A Study in Crimson, by Robert J. Harris
In common with his near namesake, this Robert Harris seems to enjoy writing books which are tributes to historical characters such as Leonardo da Vinci & William Shakespeare; but he has also written two Richard Hannay books and, more pertinently for this review, The Artie Conan Doyle Mysteries, “a series featuring the youthful adventures of the creator of Sherlock Holmes”, which I am presuming are young adult stories, despite the front blurb nor specifying that. The inspiration for this iteration of the inimitable sleuth, subtitled Sherlock Holmes 1942, was the series of British films featuring Basil Rathbone as Holmes, and Nigel Bruce as Watson: “films which…have been favourites of [his] entire family for many years.” As far as he is aware, “it has never occurred to anyone to base a novel on this version of Sherlock Holmes.” He felt that he could “remain faithful to Sir Arthur Conan Doyle’s immortal characters, while at the same time viewing Holmes and Watson in a new light.” I suppose that is perfectly reasonable [although purists would probably disagree], and characters as strong as these would probably work in any timeframe, as evidenced IMHO by the success as the oft sobriqueted Benedict Cumberbatch & Martin Freeman in current times.
It might be interesting to compare this iteration with the Sherlock Holmes pastiche, set in a similar time period [but with Holmes ageing from his original setting] by Michael Chabon, The Final Solution, which I reviewed here; this story retains the traditional Baker Street setting, merely transposed to 1942, and I feel that the only hint of criticism which could be levelled is that, notwithstanding the relatively quieter atmosphere after the exigencies of the Blitz, the war impinges on the story hardly at all—that aside, it is easy to accept that this is the natural temporal home for Holmes. There is a slightly odd prologue to the story; although not listed as such, and it runs over three chapters; which doesn’t seem to have any connection to, or bearing on the main story, other than to introduce the characters, but I would venture to suggest that the vast majority of readers would already be well acquainted with them? No matter: at worst, it is an amusing diversion before the gore of the main story is encountered. It appears that someone; presumably a man; has taken it upon himself to emulate the ghastly exploits in London of Jack the Ripper, in 1888, ‘operating’ under the moniker of Crimson Jack, hence the book’s title. Aside from Holmes’s inherent disgust at such heinous activity, given the setting, there is also the national security aspect to consider, which is where Holmes’s less well known, but arguably [not least by himself] more intelligent older brother, Mycroft, comes in; all too briefly, unfortunately, as the interplay between the two brothers can be a very rewarding source of amusement.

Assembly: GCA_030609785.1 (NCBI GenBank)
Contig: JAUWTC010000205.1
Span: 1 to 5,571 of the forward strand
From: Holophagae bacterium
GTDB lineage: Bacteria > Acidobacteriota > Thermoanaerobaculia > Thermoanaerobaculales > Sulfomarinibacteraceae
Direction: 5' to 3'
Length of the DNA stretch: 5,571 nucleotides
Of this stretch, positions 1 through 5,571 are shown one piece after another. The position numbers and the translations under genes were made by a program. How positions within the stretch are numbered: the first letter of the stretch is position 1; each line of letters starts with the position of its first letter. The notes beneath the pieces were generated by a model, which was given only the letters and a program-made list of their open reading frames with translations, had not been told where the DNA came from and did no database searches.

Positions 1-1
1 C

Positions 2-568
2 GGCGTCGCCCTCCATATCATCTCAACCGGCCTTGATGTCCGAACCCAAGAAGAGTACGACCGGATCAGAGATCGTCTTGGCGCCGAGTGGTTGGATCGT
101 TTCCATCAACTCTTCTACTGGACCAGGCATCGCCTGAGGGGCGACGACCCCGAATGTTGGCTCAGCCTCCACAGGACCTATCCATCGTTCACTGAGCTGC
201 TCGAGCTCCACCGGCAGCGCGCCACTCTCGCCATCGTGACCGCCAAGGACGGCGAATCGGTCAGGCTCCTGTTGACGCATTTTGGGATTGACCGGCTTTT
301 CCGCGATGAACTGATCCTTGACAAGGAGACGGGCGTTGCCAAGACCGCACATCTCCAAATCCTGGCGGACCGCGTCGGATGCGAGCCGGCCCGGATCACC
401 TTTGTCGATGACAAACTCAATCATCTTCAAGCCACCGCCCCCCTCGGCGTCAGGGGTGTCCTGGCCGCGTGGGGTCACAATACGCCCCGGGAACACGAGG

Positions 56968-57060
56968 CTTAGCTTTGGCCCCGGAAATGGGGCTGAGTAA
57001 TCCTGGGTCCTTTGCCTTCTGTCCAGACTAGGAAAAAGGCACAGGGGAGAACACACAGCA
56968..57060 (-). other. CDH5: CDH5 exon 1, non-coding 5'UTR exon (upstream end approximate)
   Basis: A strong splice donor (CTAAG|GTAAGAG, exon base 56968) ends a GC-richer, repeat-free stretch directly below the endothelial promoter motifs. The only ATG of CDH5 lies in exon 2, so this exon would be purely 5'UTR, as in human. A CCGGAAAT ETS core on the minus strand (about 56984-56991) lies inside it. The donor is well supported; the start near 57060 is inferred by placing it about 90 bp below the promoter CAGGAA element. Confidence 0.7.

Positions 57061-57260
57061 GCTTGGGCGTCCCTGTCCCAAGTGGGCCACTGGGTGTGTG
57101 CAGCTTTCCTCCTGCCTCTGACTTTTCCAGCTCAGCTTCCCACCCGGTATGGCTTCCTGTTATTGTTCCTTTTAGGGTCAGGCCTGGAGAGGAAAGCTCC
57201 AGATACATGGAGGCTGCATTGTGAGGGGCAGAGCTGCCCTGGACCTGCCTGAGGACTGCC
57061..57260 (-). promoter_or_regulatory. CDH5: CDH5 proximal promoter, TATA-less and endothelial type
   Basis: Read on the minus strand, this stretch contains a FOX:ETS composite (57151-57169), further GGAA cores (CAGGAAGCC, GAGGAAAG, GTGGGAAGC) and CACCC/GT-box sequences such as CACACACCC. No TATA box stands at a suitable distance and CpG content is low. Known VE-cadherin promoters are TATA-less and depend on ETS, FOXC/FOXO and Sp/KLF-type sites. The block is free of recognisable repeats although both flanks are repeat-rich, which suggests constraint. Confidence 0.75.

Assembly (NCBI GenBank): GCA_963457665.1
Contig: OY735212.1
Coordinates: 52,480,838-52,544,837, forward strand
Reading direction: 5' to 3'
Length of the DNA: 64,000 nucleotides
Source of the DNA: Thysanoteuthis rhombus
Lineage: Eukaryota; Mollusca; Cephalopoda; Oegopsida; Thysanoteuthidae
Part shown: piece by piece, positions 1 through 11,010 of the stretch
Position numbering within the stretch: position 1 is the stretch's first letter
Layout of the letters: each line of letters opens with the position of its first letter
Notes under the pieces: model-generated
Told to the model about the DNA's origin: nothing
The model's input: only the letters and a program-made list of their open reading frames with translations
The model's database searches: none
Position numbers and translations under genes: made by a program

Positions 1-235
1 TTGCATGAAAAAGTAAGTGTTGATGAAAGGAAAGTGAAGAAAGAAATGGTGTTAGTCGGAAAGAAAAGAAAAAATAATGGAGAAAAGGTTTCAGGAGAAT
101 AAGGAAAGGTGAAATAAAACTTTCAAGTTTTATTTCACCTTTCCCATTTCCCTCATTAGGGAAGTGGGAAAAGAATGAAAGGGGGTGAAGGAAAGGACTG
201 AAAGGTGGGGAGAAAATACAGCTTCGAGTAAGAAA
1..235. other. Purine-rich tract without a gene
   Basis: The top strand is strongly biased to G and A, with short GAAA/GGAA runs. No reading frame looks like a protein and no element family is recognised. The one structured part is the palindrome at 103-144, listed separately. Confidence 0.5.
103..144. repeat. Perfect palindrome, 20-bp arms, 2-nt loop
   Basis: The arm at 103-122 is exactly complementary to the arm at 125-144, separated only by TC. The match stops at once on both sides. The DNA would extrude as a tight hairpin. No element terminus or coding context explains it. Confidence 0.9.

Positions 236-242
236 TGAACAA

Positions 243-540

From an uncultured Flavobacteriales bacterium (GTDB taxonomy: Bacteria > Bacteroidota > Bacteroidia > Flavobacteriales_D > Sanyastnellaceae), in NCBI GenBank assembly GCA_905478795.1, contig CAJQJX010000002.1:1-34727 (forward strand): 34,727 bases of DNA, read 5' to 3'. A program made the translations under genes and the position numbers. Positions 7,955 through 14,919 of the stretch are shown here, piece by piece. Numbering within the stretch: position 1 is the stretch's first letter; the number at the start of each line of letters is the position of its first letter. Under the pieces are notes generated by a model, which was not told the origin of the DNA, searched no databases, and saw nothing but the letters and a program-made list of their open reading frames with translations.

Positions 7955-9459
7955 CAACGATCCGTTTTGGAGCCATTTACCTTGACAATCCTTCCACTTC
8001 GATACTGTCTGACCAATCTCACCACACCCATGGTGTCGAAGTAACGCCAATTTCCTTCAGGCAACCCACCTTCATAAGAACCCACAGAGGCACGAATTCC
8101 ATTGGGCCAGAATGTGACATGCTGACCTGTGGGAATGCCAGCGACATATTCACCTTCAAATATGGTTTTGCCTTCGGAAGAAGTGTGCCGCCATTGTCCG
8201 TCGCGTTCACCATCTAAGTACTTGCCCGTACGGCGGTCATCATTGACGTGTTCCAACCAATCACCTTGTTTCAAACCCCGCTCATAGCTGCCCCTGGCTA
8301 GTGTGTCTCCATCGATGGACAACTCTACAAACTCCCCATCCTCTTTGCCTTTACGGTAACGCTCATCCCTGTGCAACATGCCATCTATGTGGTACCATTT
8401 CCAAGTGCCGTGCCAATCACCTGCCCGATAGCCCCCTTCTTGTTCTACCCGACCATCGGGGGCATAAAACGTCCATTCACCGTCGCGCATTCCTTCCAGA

As for why that particular time was chosen for this awful repetition, more cannot be revealed without spoiling the nuance of the plot, but suffice to say that Holmes solves the case with his usual aplomb; albeit not immediately; but the motivation for the murderer might not be what it initially seems, and the perpetrator is very clever at leading most of his pursuers in a merry dance. Watson is suitably mystified, although not to the point of potential ridicule: Harris is keen to point out that, despite Watson being “sometimes made a figure of fun for the sake of comic relief”, he has “not followed that course in the novel, though Watson remains suitably baffled by Holmes’s brilliance.” Well, it wouldn’t be a Holmes & Watson story otherwise, would it? Incidentally, towards the end of the story, Holmes reveals that he knows the identity of the original Jack, who is actually a fictional character, but he is apparently based upon one of the real suspects in the Whitechapel murders [you’ll have to read the book to find out whom!]; this will be moot, of course, given the lack of supporting evidence, especially DNA, and the time elapsed—I make no further comment, other than to observe that any further entries in this canon would be welcomed. The paperback I read was published in 2022  by Polygon, an imprint of Birlinn Ltd., Edinburgh, ISBN 978-1-84697-596-7.